What exactly do you do when your competitors are all bigger, more established, and more flush with cash than you? Do you find a new business?
That’s tempting, but it’s not what Enterasys did. The network infrastructure and security company stood their ground, and soon they realized that they could be more effective if they embraced an oft-forgotten fact: that businesses are social structures, full of people who can either help or hinder one another.
Fast forward to today, and they’ve got a lot to show for their social collaboration approach. That’s the name of the overarching series of processes that authors Vala and Brad describe in The Pursuit of Social Business Excellence, and which has brought business success to Enterasys. The book itself is like a definitive case study of Enterasys, weighing in on their best practices from culture to hiring to choosing the right tech for the social business.
After reading the book, I think they’ve pinned down a few crucial points:
- All organizations are social, but few are social organizations. The trick is figuring out how to make “social” work for the organization’s goals – for business success.
Your customers aren’t just the ones who pay for your services.In fact, you should include your employees amongst your customers. They write, “Any time you are tasked with delivering a service, the recipient on the other end is your customer.”
But why bother with “internal customers”? Because that’s your job already: to deliver business success, no matter who your work is for. If the service organization finds out that you need to fix a product bug, you should work with them. If you find a problem that requires the help of the marketing team, you’ll both work to fix it, because that’s what will help your organization.
Everything starts with a purpose. For Enterasys, there’s nothing more important than the customer. Their focus on that sole purpose enabled them to proceed with the rest of their social business excellence framework. It has six parts, and they proceed from purpose like this:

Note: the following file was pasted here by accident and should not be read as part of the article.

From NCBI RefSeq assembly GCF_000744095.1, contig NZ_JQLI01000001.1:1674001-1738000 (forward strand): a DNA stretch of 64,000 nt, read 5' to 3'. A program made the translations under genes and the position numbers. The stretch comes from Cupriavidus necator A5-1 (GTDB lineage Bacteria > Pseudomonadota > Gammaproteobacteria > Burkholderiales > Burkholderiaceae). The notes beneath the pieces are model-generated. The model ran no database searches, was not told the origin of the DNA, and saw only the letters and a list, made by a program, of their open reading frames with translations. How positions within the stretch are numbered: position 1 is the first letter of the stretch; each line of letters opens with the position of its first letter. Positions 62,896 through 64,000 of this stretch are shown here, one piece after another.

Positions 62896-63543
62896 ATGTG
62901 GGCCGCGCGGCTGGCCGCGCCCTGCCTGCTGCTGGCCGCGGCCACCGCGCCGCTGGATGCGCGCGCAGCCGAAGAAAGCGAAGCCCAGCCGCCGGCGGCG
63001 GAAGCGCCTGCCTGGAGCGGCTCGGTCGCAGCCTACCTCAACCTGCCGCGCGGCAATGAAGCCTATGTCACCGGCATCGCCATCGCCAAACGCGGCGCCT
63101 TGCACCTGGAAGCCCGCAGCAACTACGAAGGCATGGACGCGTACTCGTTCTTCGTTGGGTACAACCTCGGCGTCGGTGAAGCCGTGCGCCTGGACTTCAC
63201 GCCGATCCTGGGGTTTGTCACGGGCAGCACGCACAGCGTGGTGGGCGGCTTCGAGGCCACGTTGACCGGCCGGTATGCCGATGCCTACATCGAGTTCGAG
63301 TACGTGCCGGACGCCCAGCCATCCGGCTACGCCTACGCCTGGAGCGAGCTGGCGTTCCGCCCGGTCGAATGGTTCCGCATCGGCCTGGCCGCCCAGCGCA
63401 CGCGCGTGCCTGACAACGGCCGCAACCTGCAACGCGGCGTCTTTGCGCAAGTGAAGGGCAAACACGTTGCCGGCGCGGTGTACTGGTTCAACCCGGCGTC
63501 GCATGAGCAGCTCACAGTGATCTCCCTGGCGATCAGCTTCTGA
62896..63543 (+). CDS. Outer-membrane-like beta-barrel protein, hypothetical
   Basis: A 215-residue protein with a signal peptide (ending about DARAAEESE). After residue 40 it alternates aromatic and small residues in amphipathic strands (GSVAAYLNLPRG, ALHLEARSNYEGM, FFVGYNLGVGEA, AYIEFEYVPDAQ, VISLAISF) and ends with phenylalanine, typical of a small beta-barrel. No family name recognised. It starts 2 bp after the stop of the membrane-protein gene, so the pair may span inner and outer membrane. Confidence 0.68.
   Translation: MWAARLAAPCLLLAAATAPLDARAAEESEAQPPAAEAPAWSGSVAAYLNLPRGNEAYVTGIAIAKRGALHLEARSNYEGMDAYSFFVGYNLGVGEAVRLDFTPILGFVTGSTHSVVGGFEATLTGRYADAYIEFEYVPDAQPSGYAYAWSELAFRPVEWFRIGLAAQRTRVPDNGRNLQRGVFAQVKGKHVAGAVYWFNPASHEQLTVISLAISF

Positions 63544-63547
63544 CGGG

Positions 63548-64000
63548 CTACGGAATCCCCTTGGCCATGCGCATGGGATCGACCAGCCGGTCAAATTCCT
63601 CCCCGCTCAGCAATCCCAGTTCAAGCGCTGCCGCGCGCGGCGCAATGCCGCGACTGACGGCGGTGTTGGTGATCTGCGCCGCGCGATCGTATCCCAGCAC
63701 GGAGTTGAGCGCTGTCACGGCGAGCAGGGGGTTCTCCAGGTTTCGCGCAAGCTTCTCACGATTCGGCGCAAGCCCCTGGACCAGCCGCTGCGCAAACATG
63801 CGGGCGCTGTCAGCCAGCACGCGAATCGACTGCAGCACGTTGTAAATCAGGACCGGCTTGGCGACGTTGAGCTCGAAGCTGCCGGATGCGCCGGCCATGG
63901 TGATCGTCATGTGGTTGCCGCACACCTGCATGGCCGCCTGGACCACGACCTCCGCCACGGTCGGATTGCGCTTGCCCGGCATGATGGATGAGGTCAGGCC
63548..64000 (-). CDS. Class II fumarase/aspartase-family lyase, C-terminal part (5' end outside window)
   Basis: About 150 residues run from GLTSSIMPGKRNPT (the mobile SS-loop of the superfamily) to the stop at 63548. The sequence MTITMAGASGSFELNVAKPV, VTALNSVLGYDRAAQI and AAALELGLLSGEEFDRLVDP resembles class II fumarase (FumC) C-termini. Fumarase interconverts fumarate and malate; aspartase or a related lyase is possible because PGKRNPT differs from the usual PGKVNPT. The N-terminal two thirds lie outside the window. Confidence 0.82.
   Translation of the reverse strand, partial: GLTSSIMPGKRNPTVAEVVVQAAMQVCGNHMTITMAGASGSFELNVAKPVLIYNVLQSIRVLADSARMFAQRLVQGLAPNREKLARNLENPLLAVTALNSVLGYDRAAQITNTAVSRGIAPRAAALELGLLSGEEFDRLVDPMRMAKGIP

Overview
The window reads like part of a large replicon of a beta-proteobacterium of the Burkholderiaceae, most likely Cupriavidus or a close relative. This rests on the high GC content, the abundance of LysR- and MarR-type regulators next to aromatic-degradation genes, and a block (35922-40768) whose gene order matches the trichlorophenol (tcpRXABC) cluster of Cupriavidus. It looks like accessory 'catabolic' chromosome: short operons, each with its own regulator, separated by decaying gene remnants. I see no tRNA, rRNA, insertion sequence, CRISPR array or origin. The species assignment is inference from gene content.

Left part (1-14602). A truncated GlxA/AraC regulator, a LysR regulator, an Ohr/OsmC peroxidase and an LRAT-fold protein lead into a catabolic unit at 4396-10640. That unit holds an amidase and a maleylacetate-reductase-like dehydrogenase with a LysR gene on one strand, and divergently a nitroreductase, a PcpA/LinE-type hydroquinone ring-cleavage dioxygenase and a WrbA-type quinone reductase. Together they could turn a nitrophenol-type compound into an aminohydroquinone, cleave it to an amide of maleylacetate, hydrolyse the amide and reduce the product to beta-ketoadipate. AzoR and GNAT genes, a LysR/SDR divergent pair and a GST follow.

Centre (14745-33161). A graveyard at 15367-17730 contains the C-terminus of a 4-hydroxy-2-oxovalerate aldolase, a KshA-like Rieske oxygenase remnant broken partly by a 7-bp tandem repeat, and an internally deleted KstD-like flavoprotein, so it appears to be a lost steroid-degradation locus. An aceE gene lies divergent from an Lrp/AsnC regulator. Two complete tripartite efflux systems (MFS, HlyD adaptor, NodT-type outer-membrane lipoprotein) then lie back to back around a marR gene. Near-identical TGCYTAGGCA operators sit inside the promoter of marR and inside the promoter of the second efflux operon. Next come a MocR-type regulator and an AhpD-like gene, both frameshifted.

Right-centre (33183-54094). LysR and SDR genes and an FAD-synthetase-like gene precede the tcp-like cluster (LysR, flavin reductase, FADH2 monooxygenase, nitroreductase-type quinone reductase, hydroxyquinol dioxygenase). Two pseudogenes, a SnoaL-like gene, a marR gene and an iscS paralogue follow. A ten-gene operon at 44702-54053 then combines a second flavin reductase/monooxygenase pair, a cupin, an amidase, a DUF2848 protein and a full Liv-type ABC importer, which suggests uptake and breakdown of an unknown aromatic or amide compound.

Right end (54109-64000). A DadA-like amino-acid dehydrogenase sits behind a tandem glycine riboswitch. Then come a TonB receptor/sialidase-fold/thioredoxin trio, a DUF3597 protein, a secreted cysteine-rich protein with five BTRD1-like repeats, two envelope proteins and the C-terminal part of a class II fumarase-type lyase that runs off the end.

Purpose let Enterasys define the culture, and that let them hire the right people to execute on the purpose. Then comes strategy, to give “meaningful and realistic” expression to the overarching purpose. Now that people are working towards something, their work gets incrementally improved with a passion for lean process. With these blocks in place, you need to flatten your structure, because if it’s too rigid and hierarchical, the people aren’t as responsive to strategy and culture. And finally, you’ll do wonders with the right technology to enable all your social business needs.
Social can be for big and small companies, but it gets harder as you grow. The main challenge for bigger companies is that collaboration is tough when you have thousands and thousands of employees. Communication only proceeds through rigidly defined channels, and, as a result, employees aren’t as capable of working with the right people on the right projects. However, it’s not impossible. As Vala and Brad point out, “caring for each other and being interested in one another is not a scale issue.” Truth.
Be open – it doesn’t matter if you’re an intern or an executive. At Enterasys, they’ve got something called the War Room. It’s probably the coolest thing built off of the salesforce CRM that I’ve heard of: any employee can submit a concern to the executive team. Once a week, the executives get together and review the issues. For the employees who submitted issues, “it’s sort of like being in front of the Supreme Court.”
But if you think the executive team would be overwhelmed by the requests, you need to work on culture. Employees know that they should only use this tool for things that really matter for the bottom line. And you also have to admire that the technology they’re using helps the situation. Instead of having a request pass through multiple, time-sucking levels of approval before it gets to the CEO’s team, it goes straight there, where they know that they’ll be looking at only the most important concerns facing the company.
- Product, then service, then innovation. But all of them at once. Enterasys builds powerful, long-lasting gear with incredible warranties. That’s how they get the ball rolling with their customers, after all. But sometimes things don’t go so great, and that’s where their stellar service organization comes in. Finally, they’re constantly innovating so that they can give their customers incredible solutions in the future, too. Together, these three priorities give them fiercely loyal, happy customers – and the amount of business they get from word of mouth is accordingly amazing.
Andrew is the editor of the GoInstant blog. He’s interested in the intersection of design, tech, and good old-fashioned customer service. You can find him on Twitter as @andrewkonoff.